People with symptoms of depression are 2.17 times more likely to take sick days (Adler, et al., 2006; Greener & Guest, 2007). And when they are at work their productivity is impaired—less ability to concentrate, lower efficiency, and less ability to organize work. In fact, absenteeism and work performance are directly related to how severe the depression is—the more severe the depression, the worse the outcome. In one study the costs of absenteeism were directly related to actually taking antidepressant medication (Birnbaum, et al., 2010; Dewa, Hoch, Lin, Paterson, & Goering, 2003). Those who took the prescribed medication had a 20 percent lower cost of absenteeism. Depressed people are seven times more likely to be unemployed (Lerner, et al., 2004)."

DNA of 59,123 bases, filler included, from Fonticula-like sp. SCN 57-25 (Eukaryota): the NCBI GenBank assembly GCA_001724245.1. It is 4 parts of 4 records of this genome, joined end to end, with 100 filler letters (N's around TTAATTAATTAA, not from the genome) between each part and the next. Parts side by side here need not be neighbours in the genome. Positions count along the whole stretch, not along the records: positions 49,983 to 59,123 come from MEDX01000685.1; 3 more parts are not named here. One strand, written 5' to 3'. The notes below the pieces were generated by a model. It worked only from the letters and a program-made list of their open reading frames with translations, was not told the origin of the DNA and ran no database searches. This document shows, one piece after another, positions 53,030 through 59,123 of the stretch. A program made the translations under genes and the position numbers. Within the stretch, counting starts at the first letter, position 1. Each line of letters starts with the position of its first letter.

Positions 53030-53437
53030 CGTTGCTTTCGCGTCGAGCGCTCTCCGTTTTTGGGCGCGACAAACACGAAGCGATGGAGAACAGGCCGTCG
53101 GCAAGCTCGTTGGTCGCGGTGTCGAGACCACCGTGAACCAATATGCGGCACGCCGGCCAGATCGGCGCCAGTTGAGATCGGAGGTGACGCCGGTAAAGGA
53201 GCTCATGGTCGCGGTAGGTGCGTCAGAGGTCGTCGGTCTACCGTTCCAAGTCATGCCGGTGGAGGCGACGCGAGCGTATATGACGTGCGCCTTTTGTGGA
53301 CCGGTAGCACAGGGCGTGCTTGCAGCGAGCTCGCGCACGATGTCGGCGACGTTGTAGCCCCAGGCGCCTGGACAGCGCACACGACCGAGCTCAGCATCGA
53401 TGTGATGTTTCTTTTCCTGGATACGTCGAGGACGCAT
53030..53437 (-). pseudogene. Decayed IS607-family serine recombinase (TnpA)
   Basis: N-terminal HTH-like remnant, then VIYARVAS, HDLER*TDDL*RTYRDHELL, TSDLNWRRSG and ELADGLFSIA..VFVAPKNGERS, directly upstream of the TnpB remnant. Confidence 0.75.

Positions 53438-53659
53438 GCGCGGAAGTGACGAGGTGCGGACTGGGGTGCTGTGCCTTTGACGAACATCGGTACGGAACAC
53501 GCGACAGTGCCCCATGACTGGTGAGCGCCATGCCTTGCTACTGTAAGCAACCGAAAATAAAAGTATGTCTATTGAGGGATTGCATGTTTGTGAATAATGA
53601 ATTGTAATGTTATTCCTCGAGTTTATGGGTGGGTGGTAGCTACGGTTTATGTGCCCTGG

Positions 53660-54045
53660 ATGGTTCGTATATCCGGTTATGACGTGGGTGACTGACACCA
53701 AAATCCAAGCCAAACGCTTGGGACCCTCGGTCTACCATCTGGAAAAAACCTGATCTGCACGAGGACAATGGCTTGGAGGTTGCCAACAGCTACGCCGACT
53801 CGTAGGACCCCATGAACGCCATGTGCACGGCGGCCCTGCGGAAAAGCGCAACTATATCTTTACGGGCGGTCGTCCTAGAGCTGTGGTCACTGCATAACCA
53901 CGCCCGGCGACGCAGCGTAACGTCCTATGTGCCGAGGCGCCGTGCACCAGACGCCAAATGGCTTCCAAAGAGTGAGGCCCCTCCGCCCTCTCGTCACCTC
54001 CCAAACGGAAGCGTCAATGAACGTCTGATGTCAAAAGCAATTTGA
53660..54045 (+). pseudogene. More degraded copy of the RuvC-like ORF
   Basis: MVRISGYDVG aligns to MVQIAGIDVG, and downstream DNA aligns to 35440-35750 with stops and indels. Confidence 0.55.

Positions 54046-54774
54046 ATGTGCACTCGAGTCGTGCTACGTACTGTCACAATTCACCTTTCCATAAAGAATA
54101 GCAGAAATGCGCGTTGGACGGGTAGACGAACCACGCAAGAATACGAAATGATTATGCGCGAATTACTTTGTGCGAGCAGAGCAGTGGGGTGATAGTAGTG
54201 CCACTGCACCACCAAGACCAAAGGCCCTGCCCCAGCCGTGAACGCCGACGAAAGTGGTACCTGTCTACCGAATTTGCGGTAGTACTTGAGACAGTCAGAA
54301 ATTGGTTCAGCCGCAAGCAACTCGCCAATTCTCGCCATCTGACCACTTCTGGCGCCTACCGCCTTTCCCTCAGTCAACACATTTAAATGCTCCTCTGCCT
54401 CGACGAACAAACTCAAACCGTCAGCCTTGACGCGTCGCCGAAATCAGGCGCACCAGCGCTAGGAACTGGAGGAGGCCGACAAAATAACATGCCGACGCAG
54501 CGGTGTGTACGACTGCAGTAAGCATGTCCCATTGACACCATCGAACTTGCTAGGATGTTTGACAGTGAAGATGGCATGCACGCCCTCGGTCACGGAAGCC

Moreover, CBT has been found to provide significant advantages in the treatment of bipolar disorder and schizophrenia, with higher functioning for patients receiving adjunctive CBT (along with medication), higher medication compliance, and fewer days in hospital. Dialectical Behavior Therapy (DBT), which was developed by Marsha Linehan, has received more empirical support than any other treatment for helping individuals with Borderline Personality Disorder—again, resulting in fewer days in hospital, lower rates of suicide, and lower rates of para-suicidal or self-injurious behavior.
My colleagues and I find it quite alarming that a psychiatrist would characterize these as simple problems. Indeed, these are sometimes life-threatening problems with pervasive effects on individuals and their families. The fact that we have empirically supported treatments is a considerable advance in psychotherapy and one that should be lauded and advanced further.
3. Yes, CBT examines the origins of problems